Gillespie Park

When the city of Sarasota was platted in 1886, the Gillespie Park area was designated as an experimental farm to promote agriculture in the new city. The effort failed because the soil was unsuitable for farming, but beginning in 1913, residential subdivisions were platted in the area. The real estate boom of the 1920s brought many people to the neighborhood who built middle class homes of excellent quality and craftsmanship.

A focal point of the Gillespie Park neighborhood is the historic park named after J. Hamilton Gillespie, one of Sarasota’s early prominent citizens. The city created the park on 10 acres of undeveloped land purchased for that purpose in 1924. Gillespie Park was developed with special emphasis on recreation for children and, in 1926, won an award in the National Playground Beautification Contest. An oasis of trees and green open space, Gillespie Park now provides tennis courts, picnic pavilion, playground recreational facilities, and features a lovely meandering pond.

Laurel Park

(Bounded by Main Street on the north and Gulfstream Avenue on the south, between U.S. 301 and Orange Avenue.)

The history of this downtown neighborhood dates to the late 1800s when it was included in the original town plat. Most of the homes were built in the Craftsman Bungalow and Mediterranean Revival styles between 1900 and 1926 by circus performers, city officials and downtown business owners.

Now Laurel Park, with an active neighborhood association working for improvements and conservation districts, is coming to the attention of young professionals, artists and families who are purchasing and restoring its charming old houses.

Bungalow Hill

(Bounded by Hudson Bayou on the north and Bahia Vista on the south, between Orange and Osprey Avenues.)

When the city of Sarasota cast a speculative eye on the Bungalow Hill subdivision in 1915 with thoughts of annexation, the “Bungalow Hillers” responded by incorporating as an independent municipality and calling their little town Sarasota Heights. They had no intention of paying the high city taxes when they knew it would be many years before they would benefit from infrastructure provided by the city.

This very successful subdivision was platted in 1921 and called Bungalow Hill because it sat on a hill overlooking Sarasota Bay and most of the structures were the popular Craftsman Bungalow style.

Many significant early houses still remain in this lovely, quiet neighborhood. Rigby/LaPlaza Subdivision is a nationally and locally designated historic district on Osprey Avenue between Alta Vista and Bahia Vista Streets.

McClellan Park

(Bounded by Hyde Park Street on the north and Cunliff Lane on the south, between Osprey Avenue and the Sarasota Bay.)

An arched entrance with pergolas on Orange Avenue leads to Sarasota’s first suburban community. Katherine and Daisy McClellan’s plans for an exclusive residential area began with the purchase of 57 acres on Sarasota Bay early in 1915.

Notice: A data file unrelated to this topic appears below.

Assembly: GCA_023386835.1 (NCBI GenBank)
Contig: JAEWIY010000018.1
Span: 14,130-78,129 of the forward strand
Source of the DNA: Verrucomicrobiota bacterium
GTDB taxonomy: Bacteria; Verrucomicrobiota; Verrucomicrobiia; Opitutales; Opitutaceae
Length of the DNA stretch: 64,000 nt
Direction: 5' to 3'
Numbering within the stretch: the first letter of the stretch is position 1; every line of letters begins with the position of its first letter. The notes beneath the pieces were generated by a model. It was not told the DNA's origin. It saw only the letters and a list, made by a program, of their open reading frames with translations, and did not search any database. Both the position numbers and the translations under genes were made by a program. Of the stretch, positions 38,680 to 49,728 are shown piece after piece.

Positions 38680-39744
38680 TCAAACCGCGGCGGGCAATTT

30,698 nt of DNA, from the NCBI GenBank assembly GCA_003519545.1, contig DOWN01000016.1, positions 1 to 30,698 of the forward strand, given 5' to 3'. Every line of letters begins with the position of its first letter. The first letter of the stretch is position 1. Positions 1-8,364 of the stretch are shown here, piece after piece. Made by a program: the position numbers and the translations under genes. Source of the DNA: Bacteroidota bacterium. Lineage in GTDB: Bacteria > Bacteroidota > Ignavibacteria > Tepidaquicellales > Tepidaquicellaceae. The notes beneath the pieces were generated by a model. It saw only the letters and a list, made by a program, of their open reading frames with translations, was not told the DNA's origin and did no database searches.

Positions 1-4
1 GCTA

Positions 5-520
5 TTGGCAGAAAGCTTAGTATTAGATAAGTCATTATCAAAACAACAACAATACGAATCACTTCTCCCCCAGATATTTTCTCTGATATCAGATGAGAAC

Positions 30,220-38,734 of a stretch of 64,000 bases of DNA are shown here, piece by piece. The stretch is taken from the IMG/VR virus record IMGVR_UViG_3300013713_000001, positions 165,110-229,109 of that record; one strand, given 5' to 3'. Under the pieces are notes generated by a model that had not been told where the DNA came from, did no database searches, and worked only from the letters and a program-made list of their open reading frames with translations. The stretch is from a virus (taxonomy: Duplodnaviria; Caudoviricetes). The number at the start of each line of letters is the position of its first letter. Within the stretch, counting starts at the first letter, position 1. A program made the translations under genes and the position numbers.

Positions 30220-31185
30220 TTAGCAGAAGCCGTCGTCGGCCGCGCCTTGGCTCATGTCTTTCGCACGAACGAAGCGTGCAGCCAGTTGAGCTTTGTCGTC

The McClellan Park neighborhood is interesting because of the wide variety of architectural styles that reflect its long growth period — Craftsman Bungalow style, Spanish style and Tudor Revival houses and houses built in the 1940s, 50s and 60s.

Of special interest is The School in the Park (at the former site of the McClellan Park School), which is surrounded by Oval Drive between Osprey Avenue and McClellan Parkway. Built in 1915 to serve as the clubhouse for the subdivision, the Craftsman-style wood frame building rests on an Indian mound. Many street names in this area reflect this heritage.


(Bounded by Siesta Drive on the north and Bay Road on the south, between Osprey Avenue and Tangier Terrace.)

“Lucky” Charley Tyson of Lebanon, Tennessee, came to town in 1924 and began buying up undeveloped acreage along Siesta Drive from Osprey Avenue to the bridge. Local folks shook their heads and wondered that anyone would pay so much money for all that palmetto scrub.

His keen judgment and hard work paid off. A year later, his beautiful Granada was, according to the contemporary press, “a beehive of energy, a picture of artistic merit.”

This lovely, quiet neighborhood now contains an interesting variety of styles — excellent examples of Craftsman bungalows and elegant Spanish styles.
Granada was a favorite of prolific architect Thomas Reed Martin, who chose it for his home and office in his later years. Referred to as the “father of Sarasota architecture,” Martin designed more than 500 structures throughout the county from 1910-1949.

Indian Beach/Sapphire Shores

(Bounded by Indian Beach Drive [27th Street] on the south and the Ringling complex on the north, between U.S. 41 and Sarasota Bay.)

During the 1920s land boom, wealthy New Yorkers bought choice waterfront lots in the new Indian Beach subdivision which was promoted as the “ultra-exclusive residential area” on beautiful Sarasota Bay.

As you travel Bayshore Road and its cross streets, you will see many beautifully preserved and important historic homes, large and small.

Also in this neighborhood, you will find the preserved, palatial homes of three early Sarasota movers and shakers side by side on Sarasota Bay — John Ringling, Charles Ringling and their good friend, Ralph Caples — and the Ringling Museum.

  • Sponsor_SCF
  • Sponsor_SC
  • Sponsor_GCCF
  • Sponsor_SCaVB
  • Sponsor_GCCF